On the same night that American Idol rumbles on to its inevitable conclusion, it’s pretty great to switch the channel over an hour later and catch one of these zippy, not-too-serious battle-round episodes of The Voice. This show has its problems, and it’s still very early on, but right now it’s just whupping Idol‘s ass across the board. It’s not Breaking Bad or anything, but The Voice makes for some fun reality TV, and it’s showing up right around the time that Idol has just about lost all concept of “fun”–or maybe the frustrating-ass results just make it look that way. Either way, I actually look forward to seeing The Voice, whereas a sense of ambient dread has surrounded my Idol recaps for at least the last few weeks.
On to the actual battles. Christina Aguilera pitted Julia Eason against Raquel Castro to sing “Only Girl in the World,” and the two younger kids looked a lot like each other except that Julia was about three feet taller. I couldn’t remember either of their auditions, but that’s both a problem and a strength for the show at this point; the story becomes the actual performance itself. “Only Girl” is the sort of song that virtually nobody on earth, including Rihanna, can sing live with any sort of authority, and both of these girls had a whole lot of trouble getting up the type of inhuman chorus-wail that the song demands. But Raquel had way, way more stage presence and confidence than Julia, something that registered a lot more because their actual voices were so similar. Raquel made it through, and nobody even looked surprised.
On Blake Shelton’s team, coffeehouse-type chick Dea Frampton and the single-named Serabee, who Carson Daly kept referring to as “the preacher’s daughter,” had to go against each other on “You Can’t Hurry Love.” Dea sang that goddam Colbie Calliat song during auditions, and I remember her annoying me. I don’t remember anything about Serabee’s version of “Son of a Preacher Man,” but I only remember about five auditions, so maybe the problem is me. During rehearsals, Serabee seemed like she was about to scream Dea off the stage, and Dea fretted about stage fright, which is something I hate hearing from my reality-TV characters. Dea cleaned up nicely for the stage, but her voice had none of the snap that the song required. Serabee’s big issue, according to Blake, was her tendency to oversing all over the place, and she definitely did that during the song, but her unhinged white-soul yowling totally steamrolled Dea’s tentative coo; steamrolling is what you have to do during a competition like this. That’s what I thought, anyway, but I guess Blake doesn’t like it when contestants don’t listen to him. He picked Dea.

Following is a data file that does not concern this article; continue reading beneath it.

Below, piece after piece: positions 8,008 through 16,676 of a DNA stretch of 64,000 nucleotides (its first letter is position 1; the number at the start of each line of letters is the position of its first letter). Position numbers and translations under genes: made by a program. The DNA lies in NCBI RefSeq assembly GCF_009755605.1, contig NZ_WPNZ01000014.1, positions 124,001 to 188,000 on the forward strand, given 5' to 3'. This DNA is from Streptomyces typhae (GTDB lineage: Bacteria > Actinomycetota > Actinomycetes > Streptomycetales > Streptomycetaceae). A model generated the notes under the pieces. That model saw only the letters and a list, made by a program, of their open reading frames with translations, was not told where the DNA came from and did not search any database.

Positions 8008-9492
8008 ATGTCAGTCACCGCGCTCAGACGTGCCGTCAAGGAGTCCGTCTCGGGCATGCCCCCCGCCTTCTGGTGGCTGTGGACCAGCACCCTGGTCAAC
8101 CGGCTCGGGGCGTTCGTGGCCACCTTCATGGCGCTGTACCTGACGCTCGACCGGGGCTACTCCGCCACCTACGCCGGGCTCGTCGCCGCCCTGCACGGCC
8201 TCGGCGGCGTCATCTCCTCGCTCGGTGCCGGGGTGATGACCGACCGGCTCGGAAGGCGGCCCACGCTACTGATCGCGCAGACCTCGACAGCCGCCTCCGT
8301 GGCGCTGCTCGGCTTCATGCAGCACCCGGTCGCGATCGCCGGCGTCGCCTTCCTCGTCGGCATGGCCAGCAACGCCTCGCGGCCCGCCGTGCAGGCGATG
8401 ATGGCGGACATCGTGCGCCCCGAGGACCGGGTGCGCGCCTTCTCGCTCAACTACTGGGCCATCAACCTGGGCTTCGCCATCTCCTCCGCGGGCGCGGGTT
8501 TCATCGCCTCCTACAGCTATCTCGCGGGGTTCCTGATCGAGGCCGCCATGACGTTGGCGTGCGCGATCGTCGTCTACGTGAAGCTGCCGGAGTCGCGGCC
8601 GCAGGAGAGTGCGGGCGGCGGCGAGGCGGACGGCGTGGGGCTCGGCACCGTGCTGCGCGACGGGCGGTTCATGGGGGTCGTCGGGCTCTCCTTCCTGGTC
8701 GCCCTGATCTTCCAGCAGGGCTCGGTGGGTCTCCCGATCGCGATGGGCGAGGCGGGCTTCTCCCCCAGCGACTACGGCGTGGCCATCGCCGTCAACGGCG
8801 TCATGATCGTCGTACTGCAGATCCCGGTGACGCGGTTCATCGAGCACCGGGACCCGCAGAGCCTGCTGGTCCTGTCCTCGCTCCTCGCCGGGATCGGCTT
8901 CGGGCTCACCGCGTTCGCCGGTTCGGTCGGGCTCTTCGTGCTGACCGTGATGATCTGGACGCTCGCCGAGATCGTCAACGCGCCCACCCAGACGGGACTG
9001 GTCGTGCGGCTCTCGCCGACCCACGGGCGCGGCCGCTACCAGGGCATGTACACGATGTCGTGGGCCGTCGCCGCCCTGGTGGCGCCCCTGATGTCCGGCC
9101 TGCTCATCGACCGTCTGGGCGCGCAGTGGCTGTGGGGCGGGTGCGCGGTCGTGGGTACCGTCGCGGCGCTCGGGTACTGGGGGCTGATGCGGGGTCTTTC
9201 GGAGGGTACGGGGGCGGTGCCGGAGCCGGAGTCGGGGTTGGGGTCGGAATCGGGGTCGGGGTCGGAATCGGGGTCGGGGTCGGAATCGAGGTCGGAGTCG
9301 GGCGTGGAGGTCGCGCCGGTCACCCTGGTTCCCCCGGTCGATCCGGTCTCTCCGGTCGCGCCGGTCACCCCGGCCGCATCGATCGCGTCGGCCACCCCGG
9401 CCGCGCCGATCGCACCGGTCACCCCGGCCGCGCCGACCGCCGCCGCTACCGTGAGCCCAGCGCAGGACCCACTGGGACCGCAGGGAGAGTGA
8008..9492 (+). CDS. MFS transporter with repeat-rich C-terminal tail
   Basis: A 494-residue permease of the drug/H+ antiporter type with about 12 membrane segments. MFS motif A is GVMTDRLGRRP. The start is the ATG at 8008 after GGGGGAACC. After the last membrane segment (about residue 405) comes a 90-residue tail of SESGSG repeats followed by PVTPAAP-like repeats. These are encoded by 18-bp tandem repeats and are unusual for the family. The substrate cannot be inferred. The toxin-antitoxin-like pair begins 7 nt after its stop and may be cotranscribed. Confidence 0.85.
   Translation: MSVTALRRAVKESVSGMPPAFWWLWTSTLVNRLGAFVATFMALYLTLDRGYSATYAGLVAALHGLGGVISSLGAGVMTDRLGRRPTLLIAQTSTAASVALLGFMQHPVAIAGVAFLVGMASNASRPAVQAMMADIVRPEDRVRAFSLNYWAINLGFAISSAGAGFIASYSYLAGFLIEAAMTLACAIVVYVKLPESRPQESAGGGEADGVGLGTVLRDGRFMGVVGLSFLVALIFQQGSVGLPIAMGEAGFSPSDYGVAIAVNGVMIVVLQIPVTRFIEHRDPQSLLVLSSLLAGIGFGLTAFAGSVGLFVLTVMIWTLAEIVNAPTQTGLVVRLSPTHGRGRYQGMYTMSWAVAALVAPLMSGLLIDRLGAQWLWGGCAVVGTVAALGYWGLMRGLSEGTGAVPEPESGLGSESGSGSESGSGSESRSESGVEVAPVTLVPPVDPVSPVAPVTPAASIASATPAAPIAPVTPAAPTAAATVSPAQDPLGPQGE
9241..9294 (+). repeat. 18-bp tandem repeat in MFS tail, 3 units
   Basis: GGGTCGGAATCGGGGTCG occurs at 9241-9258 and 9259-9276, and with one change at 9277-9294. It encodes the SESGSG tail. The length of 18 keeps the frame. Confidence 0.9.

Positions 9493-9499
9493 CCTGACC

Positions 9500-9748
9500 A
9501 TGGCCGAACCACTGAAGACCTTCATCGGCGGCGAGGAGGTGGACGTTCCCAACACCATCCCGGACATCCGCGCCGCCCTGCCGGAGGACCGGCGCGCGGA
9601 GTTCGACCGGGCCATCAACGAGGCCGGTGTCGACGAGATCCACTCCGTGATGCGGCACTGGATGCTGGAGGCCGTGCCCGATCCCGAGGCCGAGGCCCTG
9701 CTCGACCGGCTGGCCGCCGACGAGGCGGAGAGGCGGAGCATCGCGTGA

Next battle: Adam Levine team members Rebecca Loebe and Devon Barley faced off, singing Radiohead’s “Creep”–a song that has “a really cool dark, ominous feeling to it,” according to Levine. During the rehearsals, we got to hear a few seconds of Levine singing a totally credible version of “Creep.” Devon had turned in a deeply douchebaggy version of that one Jason Mraz song during auditions, whereas Rebecca had already showed some ’90s alt-rock pedigree, doing a weird but effective version of Nirvana’s “Come as You Are.” She also had an advantage because she already knew who Radiohead was. This looked like it would be a bloodbath, and it sort of was, especially since Rebecca had this weird intense air where she seemed like she was stalking Devon while she was singing with him. Funny thing, though: The parts where they harmonized with each other were pretty fucking great, way better than either of their solo bits. Adam picked Devon anyway, so I guess I have to get used to spelling his name like that.
On Cee Lo’s team, the bubbly sister act of Tori and Taylor Thompson had to sing against Kelsey Rey, the girl who humblebragged about how she’s so pretty that nobody ever noticed her voice. The Thompson Twins are a bit irritating, but that’s better than being actively loathsome like Kelsey. The three of them sang Natasha Bedingfield’s “Unwritten,” which is such a great song. Kelsey, shitty attitude and all, was totally polished and in control from jump, and she’s got a strong voice. The Thompsons flopped around a bit and might’ve lost the beat once or twice. Cee Lo still went with the Thompsons, so I guess Kelsey will have to go back to all her drooling YouTube followers.
This article from the Village Voice Archive was posted on May 25, 2011